Rallying to the Flag
The impact of military life on the children of Armed Forces families has been highlighted in the final report of a ground-breaking research project.
Rallying to the Flag: A Consolidated Picture of Armed Forces Children’s Education in Scotland in 2021: Laying Foundations & Promoting Development report provides an overview of the challenges faced by children and young people when a family member is in the Armed Forces.
Research revealed that families of Armed Forces personnel – Service, Veterans and Reservists – face a number of unique challenges, such as frequent family separations due to training, deployments, relocations and switching educational systems.
The research was a collaboration between the Association of Directors of Education in Scotland (ADES) and the Centre of Military Research, Education and Public Engagement (ENU) with Edinburgh Napier University.
Carolyn MacLeod MBE, ADES National Education Officer (NEO) for children and young people of Armed Forces families in Scotland, was one of the report authors.
Carolyn, who also runs Forces Children’s Education, said: “Across Scotland’s 32 local authorities there are more than 12,500 children and young people with an Armed Forces background. These children can face significant challenges, so it is imperative that we are aware of the impact on their mental health and wellbeing as well as their education.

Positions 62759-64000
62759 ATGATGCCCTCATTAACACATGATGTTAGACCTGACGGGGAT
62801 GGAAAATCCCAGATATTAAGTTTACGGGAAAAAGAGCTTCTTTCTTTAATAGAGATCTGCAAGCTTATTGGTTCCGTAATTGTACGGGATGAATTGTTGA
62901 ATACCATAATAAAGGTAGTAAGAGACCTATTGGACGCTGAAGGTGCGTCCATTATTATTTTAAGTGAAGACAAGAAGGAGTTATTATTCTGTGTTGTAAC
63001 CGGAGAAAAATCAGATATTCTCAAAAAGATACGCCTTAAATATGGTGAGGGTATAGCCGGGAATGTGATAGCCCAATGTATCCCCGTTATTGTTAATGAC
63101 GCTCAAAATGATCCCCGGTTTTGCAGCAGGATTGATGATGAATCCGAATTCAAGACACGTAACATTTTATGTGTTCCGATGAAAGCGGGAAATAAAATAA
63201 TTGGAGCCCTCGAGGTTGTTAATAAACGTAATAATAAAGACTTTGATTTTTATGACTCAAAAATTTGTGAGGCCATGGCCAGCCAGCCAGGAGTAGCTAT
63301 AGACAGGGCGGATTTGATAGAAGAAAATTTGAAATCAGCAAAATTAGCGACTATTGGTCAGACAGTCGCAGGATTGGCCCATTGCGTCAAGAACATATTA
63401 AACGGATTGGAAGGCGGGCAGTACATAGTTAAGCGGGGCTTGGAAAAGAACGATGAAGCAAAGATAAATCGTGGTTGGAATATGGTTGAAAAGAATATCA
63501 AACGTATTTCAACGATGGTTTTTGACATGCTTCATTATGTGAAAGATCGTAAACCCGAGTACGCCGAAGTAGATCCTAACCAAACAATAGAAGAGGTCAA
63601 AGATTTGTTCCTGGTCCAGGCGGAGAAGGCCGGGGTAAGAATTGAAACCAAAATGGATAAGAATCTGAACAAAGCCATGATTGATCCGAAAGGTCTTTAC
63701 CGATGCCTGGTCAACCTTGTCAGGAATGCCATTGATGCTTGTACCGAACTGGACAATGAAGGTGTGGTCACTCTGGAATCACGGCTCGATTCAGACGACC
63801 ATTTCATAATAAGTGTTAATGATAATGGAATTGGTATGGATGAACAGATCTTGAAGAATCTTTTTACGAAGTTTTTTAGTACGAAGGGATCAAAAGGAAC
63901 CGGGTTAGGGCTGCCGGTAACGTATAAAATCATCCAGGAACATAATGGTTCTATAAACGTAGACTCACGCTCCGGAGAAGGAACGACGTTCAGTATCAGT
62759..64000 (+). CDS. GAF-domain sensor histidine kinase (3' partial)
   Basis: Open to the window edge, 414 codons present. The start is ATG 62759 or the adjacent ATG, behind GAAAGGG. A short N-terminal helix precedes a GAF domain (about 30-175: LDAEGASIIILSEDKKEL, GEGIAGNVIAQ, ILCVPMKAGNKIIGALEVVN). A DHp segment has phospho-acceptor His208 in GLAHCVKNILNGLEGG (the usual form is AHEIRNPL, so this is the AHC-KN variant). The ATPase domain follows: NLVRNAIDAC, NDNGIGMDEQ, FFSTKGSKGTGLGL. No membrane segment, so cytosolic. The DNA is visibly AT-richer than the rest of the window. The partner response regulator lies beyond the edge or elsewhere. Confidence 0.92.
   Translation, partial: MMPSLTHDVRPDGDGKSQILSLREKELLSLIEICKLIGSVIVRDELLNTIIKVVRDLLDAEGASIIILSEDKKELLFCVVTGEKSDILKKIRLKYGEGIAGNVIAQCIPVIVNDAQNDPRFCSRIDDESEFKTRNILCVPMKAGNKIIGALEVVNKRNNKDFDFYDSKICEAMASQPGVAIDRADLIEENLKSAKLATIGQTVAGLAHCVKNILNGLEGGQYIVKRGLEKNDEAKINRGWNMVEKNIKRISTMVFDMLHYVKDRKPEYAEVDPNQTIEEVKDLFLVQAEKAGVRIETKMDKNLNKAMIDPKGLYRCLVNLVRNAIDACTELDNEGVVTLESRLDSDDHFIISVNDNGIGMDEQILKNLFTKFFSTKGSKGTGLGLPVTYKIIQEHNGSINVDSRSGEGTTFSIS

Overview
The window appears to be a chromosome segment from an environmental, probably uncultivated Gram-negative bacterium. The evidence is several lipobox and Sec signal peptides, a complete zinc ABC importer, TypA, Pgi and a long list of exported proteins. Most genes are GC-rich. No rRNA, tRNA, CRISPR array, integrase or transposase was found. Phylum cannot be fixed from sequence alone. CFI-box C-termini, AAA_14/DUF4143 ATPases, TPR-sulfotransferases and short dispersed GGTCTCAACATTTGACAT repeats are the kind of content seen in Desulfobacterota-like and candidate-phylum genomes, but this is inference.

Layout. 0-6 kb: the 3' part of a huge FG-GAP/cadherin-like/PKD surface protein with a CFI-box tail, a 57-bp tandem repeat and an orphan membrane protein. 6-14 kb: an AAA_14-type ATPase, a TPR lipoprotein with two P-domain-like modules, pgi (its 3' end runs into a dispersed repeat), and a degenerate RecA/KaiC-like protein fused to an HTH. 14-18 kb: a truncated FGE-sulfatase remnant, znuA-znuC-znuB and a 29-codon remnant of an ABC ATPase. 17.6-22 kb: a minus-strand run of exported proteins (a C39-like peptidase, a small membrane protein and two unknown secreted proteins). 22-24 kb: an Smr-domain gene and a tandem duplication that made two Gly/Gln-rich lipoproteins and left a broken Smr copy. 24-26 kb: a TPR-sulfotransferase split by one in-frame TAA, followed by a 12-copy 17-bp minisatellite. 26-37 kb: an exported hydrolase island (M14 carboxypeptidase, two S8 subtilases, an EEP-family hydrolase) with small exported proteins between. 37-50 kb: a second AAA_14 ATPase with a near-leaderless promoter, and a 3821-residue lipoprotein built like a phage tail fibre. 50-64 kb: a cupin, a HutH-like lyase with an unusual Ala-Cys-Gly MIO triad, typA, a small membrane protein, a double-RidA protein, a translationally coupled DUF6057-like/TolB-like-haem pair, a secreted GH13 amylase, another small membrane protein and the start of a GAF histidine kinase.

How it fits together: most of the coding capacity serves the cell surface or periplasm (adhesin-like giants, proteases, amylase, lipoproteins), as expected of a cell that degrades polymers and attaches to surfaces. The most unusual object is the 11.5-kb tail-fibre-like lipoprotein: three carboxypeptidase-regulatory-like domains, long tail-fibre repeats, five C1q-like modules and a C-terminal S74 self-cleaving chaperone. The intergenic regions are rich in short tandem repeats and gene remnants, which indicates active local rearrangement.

“Our final report recommends a range of measures to help families overcome these obstacles, that includes providing consistent access to mental health services, improving communication between schools and Armed Forces families, and offering tailored support to children during periods of transition.”
The report also highlights the importance of community-based support, such as youth clubs and sports teams, to provide children and young people with a sense of belonging and a social connection.
A spokesperson for ENU said: “In 2021, the Centre for Military Research, Education and Public Engagement collaborated with ADES to research challenges that the children of Armed Forces personnel can face as a result of their parents’ work.
“Rallying to the Flag goes a long way in establishing a better knowledge base from which educationalists and policy makers can consider how to better support this group of children and young people in future.”
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